Tim Allen is opening up about his past.
The 67-year-old star recently appeared on the "WTF with Marc Maron podcast" and discussed his time serving in jail on cocaine charges as a young man.
"I was an eff up," he admitted, per Yahoo Entertainment.
"After my old man died, I really just played games with people and told adults what they wanted to hear and then stole their booze," Allen recalled.
The "Last Man Standing" star's father was killed in a car accident by a drunk driver when Allen was just 11, though his own struggles with alcohol had already begun by that point.
"Really I was Eddie Haskell [from 'Leave it to Beaver']: 'Yes, Mrs. Cleaver. No, Mrs. Cleaver,'" said Allen. "I knew exactly what adults wanted — make your bed, be polite, use a napkin — and then I'd go steal everything in the house."
His bad behavior came to a head in 1978 when he was arrested at the Kalamazoo/Battle Creek International Airport in Michigan while carrying over a pound of cocaine.
He'd later plead guilty to drug trafficking charges and, at 23, spent two years and four months in federal prison.
"We were a bunch of college kids — a bunch of the kids who overdid it," the "Home Improvement" alum said, noting that "two of us took [the punishment] for about 20 guys."
Allen admitted that he "was very contrite" after being arrested on account of his living a "terribly stressful existence." It was during his days awaiting sentencing that the star began to set goals for his life.
Though he wasn't expecting such a long sentence, Allen said he "wanted to be able to come out with something."
"I just shut up and did what I was told," he recalled. "It was the first time ever I did what I was told and played the game... I learned literally how to live day by day. And I learned how to shut up. You definitely want to learn how to shut up."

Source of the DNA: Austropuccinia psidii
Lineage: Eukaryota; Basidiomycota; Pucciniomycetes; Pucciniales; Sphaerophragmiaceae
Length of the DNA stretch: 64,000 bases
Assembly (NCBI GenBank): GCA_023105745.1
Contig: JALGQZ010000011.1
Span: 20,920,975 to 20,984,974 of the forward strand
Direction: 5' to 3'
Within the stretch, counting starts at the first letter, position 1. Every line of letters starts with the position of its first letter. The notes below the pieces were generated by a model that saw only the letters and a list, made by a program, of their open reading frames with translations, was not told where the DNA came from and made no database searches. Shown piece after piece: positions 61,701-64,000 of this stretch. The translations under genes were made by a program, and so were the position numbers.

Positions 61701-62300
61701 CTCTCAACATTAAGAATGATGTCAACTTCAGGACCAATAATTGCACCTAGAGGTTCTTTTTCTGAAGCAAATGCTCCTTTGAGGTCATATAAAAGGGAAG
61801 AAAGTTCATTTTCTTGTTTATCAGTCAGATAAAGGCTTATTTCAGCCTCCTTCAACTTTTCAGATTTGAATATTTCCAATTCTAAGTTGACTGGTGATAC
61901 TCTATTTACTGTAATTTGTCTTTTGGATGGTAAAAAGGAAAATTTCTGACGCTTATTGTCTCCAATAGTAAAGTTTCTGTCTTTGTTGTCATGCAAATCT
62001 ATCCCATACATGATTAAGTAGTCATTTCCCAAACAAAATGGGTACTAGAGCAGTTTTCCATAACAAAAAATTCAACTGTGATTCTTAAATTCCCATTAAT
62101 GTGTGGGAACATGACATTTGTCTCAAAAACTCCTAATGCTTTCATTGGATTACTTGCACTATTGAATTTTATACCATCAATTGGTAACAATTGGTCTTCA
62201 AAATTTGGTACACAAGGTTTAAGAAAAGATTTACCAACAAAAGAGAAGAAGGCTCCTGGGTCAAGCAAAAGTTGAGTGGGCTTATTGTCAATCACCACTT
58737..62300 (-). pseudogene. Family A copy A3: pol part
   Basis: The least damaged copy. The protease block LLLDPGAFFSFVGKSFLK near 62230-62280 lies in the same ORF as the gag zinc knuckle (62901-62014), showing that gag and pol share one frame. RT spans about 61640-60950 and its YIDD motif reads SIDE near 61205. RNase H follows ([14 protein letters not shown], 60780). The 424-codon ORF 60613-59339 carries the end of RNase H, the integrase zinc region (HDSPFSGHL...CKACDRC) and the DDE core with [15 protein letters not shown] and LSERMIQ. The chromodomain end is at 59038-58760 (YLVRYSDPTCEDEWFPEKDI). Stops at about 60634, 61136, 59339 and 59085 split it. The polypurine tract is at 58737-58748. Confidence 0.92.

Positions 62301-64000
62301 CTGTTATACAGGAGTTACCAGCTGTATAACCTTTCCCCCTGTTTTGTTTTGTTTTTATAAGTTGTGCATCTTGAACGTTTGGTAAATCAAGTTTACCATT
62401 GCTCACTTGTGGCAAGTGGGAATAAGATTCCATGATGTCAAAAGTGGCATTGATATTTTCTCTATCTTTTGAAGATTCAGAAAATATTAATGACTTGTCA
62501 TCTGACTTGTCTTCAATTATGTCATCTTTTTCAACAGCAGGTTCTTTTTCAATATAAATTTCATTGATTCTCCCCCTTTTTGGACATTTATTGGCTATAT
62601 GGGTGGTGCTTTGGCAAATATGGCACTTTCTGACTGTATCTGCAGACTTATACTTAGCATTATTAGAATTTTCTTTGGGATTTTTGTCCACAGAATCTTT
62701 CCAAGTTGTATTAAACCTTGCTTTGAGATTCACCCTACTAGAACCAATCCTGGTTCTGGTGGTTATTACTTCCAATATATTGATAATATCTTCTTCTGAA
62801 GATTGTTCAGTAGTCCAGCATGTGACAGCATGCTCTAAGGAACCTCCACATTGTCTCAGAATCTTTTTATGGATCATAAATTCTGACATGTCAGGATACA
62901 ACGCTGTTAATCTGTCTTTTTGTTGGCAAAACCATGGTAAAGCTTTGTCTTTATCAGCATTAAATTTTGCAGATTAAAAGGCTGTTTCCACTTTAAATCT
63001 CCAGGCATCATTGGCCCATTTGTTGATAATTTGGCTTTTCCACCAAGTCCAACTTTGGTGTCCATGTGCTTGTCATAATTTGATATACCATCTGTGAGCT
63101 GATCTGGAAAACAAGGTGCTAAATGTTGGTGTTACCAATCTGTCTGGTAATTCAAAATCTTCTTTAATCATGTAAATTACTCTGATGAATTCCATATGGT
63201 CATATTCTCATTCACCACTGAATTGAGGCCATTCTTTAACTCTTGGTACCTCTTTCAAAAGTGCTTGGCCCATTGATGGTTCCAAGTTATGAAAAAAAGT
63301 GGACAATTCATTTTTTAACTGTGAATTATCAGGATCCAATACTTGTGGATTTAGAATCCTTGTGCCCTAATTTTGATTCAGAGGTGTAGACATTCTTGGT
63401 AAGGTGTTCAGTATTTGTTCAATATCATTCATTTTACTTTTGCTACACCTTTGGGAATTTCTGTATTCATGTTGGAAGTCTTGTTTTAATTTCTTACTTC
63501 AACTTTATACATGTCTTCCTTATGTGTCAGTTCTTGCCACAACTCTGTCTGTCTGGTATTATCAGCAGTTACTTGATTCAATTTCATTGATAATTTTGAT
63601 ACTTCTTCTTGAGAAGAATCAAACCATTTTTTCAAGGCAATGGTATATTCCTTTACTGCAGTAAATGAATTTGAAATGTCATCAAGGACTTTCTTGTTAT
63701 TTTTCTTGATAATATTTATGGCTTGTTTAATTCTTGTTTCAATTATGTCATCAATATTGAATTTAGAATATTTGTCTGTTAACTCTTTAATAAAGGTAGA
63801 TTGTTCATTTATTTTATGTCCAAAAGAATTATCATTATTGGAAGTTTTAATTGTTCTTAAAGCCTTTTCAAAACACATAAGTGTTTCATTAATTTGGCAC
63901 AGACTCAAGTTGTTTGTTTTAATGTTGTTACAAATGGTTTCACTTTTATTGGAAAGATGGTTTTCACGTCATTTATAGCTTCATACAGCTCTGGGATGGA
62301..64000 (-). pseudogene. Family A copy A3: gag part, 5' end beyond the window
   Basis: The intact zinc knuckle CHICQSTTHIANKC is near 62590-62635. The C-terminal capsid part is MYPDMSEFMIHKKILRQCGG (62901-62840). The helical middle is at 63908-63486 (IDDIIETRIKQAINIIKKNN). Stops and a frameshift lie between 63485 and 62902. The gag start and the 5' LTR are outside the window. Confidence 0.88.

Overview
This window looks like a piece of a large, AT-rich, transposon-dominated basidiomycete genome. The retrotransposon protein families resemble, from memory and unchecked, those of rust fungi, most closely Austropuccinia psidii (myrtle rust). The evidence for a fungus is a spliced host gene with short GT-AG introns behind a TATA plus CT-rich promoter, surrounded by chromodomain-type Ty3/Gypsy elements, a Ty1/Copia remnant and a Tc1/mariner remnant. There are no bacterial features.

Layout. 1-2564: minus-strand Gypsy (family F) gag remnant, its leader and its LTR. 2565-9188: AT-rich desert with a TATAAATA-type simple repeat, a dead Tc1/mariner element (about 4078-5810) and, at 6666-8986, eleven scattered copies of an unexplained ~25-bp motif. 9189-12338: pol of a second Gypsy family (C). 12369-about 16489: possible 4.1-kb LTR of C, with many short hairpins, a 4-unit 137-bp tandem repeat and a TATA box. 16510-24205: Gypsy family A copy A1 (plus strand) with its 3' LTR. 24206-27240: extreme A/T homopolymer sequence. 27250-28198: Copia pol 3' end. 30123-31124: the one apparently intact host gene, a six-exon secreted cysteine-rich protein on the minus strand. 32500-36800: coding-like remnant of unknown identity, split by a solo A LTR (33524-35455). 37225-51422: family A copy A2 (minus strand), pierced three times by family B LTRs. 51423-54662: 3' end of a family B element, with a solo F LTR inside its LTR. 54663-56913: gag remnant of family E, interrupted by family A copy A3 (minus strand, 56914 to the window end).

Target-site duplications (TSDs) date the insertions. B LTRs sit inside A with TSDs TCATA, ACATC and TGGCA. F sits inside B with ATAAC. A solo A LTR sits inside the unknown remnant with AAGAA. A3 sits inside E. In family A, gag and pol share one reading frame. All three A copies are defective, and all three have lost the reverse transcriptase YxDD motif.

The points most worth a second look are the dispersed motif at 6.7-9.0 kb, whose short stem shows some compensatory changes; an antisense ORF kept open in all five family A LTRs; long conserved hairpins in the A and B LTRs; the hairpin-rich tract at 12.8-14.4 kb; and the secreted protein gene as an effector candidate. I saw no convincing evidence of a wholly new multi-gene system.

Allen said that after eight months or so, he "got used to" being in prison and even had "OK times," such as Sundays when the food was better than usual.
Now, he's nearly 23 years sober and looks back on his drinking days with some regret, specifically recalling an instance in which he got blackout drunk and got behind the wheel of a car.
"I look back on those things, this is sober guy stuff, I had so much shame at the things that I did ... especially driving people around," he said. "Coming from a dad that was killed that way, it's difficult to get past it."
These days, Allen said he's feeling "grateful."
"I love my life. I'm not any more mentally stable, I have the same issues I had," he explained. "Now, I can't hide from them."
Allen also talked politics.
"I just don't like — once I started making money — I had this silent partner [the government] that took almost half of my money and never gave me anything for it. That was the taxes," he said. "I've never liked taxes. Whoever takes the taxes and never tells me what they did with it, I'm a fiscal conservative person with money. That's it."
However, the star feels he's never found trouble because of his politics because he doesn't "preach anything."
"What I've done is just not joined into — as I call it — the 'we culture.' I'm not telling anybody else how to live. I don't like that. 'We should do this,' 'We should do that,'" he explained.
For example, he added with a laugh: "Once I realized that the last president pissed people off, I kind of like that. So it was fun to just not say anything. Didn't join in the lynching crowd."
While the actor said he had a nice relationship with Bill Clinton, he "just didn't think that Hillary should have been president."
"In the end, you go the other direction. There's nothing personal about it," he said. "If you don't like it then wait 'til the next election."